5 Steps To Build A Personal Mission Statement

Aug 07, 2015 1 Min Read
personal mission

A mission statement is made up of goals that you want to achieve, what you will do to achieve them and/or personal beliefs you think will help you achieve them. These goals should be personally important to you.

Writing a mission statement will help you fulfil Covey’s second habit “Beginning with the End in Mind”, as you are thinking about things you want to achieve in the future.

Building a personal mission statement is really useful because it helps you stay focused. Mission statements help you pinpoint the most important things. Think of it as a very simple, straightforward map – one that is much easier to read than a map full of winding roads and unclear labels.

Many successful CEOs (chief executive officers) have come up with personal mission statements to determine how exactly they want to make an impact.

They can be short and succinct; Sir Richard Branson’s (founder of Virgin Group) reads:

“To have fun in [my] journey through life and learn from [my] mistakes.”

Source: Image by Gerd Altmann from Pixabay

With these steps, you can write your own too:

1. What are your previous successes?

First you want to identify things you have succeeded in the past. This could be from getting really good marks at school or learning how to ride a bike.

Think about how you were able to achieve these goals. Were there any patterns, like working towards the goal regularly (studying or practising every day)? These are things you might want to apply when reaching your newly-set goals. It should be something that works well for you.

2. What are your values?

These are principles or attributes you strongly believe in. You usually strongly prioritise your values over other aspects in your life. If you value the importance of school, you might sacrifice going out with your friends in order to stay home and study. If you value being hardworking or compassionate, then your goals should align with these attributes (e.g. studying every day for three hours, or helping senior citizens).

Deciding what your values are will help you set goals that support these values.

3. What do you want to contribute, and to whom?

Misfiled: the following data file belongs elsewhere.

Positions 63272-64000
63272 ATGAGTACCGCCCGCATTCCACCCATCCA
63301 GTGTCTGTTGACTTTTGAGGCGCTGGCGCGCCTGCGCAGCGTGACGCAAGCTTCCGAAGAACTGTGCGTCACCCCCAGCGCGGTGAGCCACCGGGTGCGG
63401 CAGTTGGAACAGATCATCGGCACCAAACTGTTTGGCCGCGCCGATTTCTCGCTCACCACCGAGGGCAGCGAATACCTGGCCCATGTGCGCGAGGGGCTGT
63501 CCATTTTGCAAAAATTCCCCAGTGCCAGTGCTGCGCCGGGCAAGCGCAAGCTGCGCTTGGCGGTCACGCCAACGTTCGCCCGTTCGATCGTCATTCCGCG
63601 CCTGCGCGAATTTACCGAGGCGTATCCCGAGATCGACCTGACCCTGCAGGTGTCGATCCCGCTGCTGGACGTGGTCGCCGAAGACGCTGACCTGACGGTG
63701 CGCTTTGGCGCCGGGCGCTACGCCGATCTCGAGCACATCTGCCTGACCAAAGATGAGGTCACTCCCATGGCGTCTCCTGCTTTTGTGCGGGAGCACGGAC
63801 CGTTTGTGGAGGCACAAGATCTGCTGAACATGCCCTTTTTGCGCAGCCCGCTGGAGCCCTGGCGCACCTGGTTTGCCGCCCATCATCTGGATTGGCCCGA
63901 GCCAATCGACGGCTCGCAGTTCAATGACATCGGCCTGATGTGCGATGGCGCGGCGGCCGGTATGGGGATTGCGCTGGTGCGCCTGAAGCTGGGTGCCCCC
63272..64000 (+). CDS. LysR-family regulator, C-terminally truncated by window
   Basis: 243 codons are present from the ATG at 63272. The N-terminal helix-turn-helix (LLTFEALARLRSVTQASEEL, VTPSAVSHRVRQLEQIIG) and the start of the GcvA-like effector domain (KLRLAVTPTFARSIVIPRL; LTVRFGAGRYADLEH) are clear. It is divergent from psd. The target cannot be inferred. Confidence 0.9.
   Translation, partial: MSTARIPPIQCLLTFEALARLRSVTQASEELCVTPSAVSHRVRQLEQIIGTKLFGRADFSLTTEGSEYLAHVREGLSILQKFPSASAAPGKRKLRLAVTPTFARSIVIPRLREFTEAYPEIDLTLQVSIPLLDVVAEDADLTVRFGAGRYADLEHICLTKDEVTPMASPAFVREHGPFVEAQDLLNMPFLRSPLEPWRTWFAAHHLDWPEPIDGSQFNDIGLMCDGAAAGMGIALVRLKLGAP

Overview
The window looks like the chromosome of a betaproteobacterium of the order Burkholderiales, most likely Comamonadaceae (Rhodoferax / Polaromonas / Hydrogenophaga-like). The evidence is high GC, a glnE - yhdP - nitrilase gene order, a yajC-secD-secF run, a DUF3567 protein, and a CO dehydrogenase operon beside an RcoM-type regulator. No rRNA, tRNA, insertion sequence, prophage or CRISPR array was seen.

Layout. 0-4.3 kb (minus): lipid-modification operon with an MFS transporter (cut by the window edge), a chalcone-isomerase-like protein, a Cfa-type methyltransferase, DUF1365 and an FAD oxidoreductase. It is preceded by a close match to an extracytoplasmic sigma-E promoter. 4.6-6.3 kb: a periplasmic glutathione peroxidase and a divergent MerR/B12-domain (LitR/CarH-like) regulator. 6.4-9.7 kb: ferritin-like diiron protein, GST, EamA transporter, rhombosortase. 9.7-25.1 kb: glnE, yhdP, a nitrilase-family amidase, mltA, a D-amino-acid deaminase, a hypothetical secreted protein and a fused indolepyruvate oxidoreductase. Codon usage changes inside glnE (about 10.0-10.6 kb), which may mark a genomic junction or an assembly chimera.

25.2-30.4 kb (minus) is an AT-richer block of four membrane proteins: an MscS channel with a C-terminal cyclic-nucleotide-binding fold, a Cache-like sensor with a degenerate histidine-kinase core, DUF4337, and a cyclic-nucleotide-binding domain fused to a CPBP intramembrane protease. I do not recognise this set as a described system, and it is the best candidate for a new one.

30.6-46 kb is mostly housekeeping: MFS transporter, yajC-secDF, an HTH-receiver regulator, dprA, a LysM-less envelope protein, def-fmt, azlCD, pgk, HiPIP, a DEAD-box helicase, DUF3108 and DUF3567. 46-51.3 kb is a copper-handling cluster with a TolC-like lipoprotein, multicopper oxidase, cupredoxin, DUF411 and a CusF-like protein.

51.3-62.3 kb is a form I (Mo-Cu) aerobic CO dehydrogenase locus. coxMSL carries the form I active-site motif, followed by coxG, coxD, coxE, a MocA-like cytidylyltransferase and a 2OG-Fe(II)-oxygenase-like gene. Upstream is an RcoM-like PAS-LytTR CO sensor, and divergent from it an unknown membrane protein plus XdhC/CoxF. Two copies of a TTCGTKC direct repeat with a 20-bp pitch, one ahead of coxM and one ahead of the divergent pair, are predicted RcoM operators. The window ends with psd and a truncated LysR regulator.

Oprah Winfrey, famous talk show host, lists, as her mission statement:

“To be a teacher. And to be known for inspiring my students to be more than they thought they could be.”

Winfrey’s initial success came from her emergence as a talk show host and TV producer. However, she decided that she wanted to be successful by contributing more than what she was already offering. Winfrey’s goals?

She wants to instill learning and self-belief in her ‘students’ – everyone who looks up to her and feels inspired by her words. In this way, her mission statement contributes towards the learning of those who consider themselves followers of Winfrey’s teachings.

4. What are your goals?

Now you can start thinking about what it is you want to be, or do. These can be short- or long-term goals. Advisably, the short-term goals should help you achieve your long-term goals.

Do you want to be a leader? If this is your long-term goal, think about short-term goals that might help you get there. This could be running for student council, or taking on a leadership position at a camp or an activity.

5. Write your mission statement!

You’re ready to write your mission statement now! You can work with a friend, a group for a certain project, a family, a class, or by yourself.

List everything from the previous steps down to guide you if you wish. Your mission statement should not be more than a few lines. It’s all about being direct!

Read Next: Youth As Leaders of Today, Not Tomorrow

Continue your journey with us by checking out the video below on The 4 Area of Mastery/Skills to be great leaders!

Do you desire to accelerate your growth? Look no further. Necole is a state-of-the-art learning platform that curates personalised learning just for you. To find out more about Necole, click here or email info@leaderonomics.com.

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Arielle Yen is formerly an editorial intern with Leaderonomics. She believes in equality and the sharing of happiness, and that in the workplace we should try to put this into practice as much as possible.

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